Arwen Undómiel

Now look what Andrew's started!

Everybody's doing it... Tell me if my daemon is accurate. :)

Daemon Meme

(This is from The Golden Compass, which apparently is a movie coming out soon and therefore has a cool and uselessly flashy Flash website, which is to say, a cool Flash website.)
  • Current Music
    Robert Miles
Arwen Undómiel

Morbid Necessity

Someone, I forget who now, posted an iPod quiz. Basically you hit shuffle and then the next song is the answer to the next question of your quiz. She came up with "The Breaking of the Fellowship" (from Fellowship of the Ring, score by Howard Shore) for "Song to play at my funeral." The friend and all commenters agreed it was quite appropriate, actually. And it got me thinking -- albeit morbidly -- that no one would know what to do for my funeral if I died! So I've decided to rectify that and post what I want you to do for my funeral, should it ever become necessary.

First of all, the lyrics to that part of "The Breaking of the Fellowship," "In Dreams" (purportedly by Edward Ross, but I have the CD and someone should check the liner notes):
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You can play just the singing part, since the score at the beginning of the track is lovely but possibly boring. It might be nice over a collage of pictures remembering my life. I'm having trouble coming up with which other song would go well with that, though. There aren't a lot of happy songs about death -- not that I love the idea of dying, but of course, "For me, to live is Christ and to die is gain" (Phil. 1:21). (Cool explanation of that here.)

Nope, I've got it. Newsboys come through! "Hallelujah" will do well, and it's a peppy enough song that it won't cause crying like the other one would.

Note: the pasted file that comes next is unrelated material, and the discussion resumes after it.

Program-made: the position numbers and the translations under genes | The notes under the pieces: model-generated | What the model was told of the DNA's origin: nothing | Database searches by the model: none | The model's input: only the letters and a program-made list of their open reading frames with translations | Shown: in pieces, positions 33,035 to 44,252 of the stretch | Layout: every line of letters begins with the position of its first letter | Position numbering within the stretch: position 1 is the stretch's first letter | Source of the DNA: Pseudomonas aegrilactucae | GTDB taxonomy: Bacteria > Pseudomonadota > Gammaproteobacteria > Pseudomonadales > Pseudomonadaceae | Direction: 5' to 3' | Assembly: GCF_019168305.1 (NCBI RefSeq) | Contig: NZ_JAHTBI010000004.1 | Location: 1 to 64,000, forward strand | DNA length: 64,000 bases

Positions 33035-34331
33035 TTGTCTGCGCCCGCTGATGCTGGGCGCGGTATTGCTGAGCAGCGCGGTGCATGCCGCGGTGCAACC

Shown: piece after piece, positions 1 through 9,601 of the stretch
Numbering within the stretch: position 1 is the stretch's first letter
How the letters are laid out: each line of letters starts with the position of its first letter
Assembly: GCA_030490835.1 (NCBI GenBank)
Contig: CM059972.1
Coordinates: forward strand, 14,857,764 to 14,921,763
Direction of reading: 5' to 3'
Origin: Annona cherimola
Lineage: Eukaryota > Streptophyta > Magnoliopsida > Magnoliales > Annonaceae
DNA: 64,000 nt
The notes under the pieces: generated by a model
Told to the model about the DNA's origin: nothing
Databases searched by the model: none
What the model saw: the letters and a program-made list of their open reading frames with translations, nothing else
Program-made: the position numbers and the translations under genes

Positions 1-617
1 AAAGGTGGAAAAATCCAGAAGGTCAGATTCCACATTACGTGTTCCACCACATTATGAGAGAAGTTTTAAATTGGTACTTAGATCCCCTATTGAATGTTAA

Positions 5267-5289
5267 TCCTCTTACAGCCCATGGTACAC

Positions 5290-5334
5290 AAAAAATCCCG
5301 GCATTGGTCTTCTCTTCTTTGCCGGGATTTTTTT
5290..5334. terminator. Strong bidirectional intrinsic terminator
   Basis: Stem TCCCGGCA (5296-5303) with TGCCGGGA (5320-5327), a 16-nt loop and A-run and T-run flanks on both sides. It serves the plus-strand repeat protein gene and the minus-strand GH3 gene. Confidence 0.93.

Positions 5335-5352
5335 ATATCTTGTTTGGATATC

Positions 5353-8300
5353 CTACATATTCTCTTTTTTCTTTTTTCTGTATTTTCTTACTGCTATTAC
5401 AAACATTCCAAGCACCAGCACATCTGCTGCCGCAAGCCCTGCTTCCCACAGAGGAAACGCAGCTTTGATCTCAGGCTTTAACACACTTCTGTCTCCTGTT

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Then again, maybe the photo collage is better saved for a wedding, and a funeral should just be eugooglies. (That's "eulogies," for those who haven't seen Zoolander.)

At any rate, I also know what I want on my tombstone. As for my body, you can donate it to science or cremate it or whatever you feel led to do. Of course, if it's possible, you should first harvest as many organs as possible to help others. But if I have some sort of memorial or headstone somewhere, I'd want this Emily Dickinson poem on it -- #919, apparently -- with as close to her original spelling and punctuation as possible (despite that such a request is contrary to my grammatical nature):
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Since that's rather long for a headstone, just the first two lines will do. The Philippians verse wouldn't be a bad one, either. Ephesians 5:8 would also do: "For you were once darkness, but now you are light in the Lord. Live as children of light." Edit: Um, actually, nothing about earthly living for the funeral... just a tad too depressing, if you know what I mean. (If you're wondering where my "Daughter of Light" designation came from, it's that and 1 Thes. 5:5, made gender-neutral: "You are all sons of the light and sons of the day. We do not belong to the night or to the darkness.")

And no cherubs. Or angels, really, as cool as they are, for I'm not going to become an angel. If you must have a picture, it should be someone looking upward or over her shoulder in unexpected delight.
  • Current Music
    "The Breaking of the Fellowship"
Arwen Undómiel

On Naming Children

There's a family in my church whose last name is Haase, pronounced "hauz" or sometimes "hauss" -- that's a long a as in father, not ow as in German Haus. They just named their son Haegen (rhymes with Jason). It has a great meaning (which I forget at present), but seriously: do you think there is even a chance that his friends and/or enemies growing up won't call him "Häagen Dazs"?
  • Current Music
    a rare moment of silence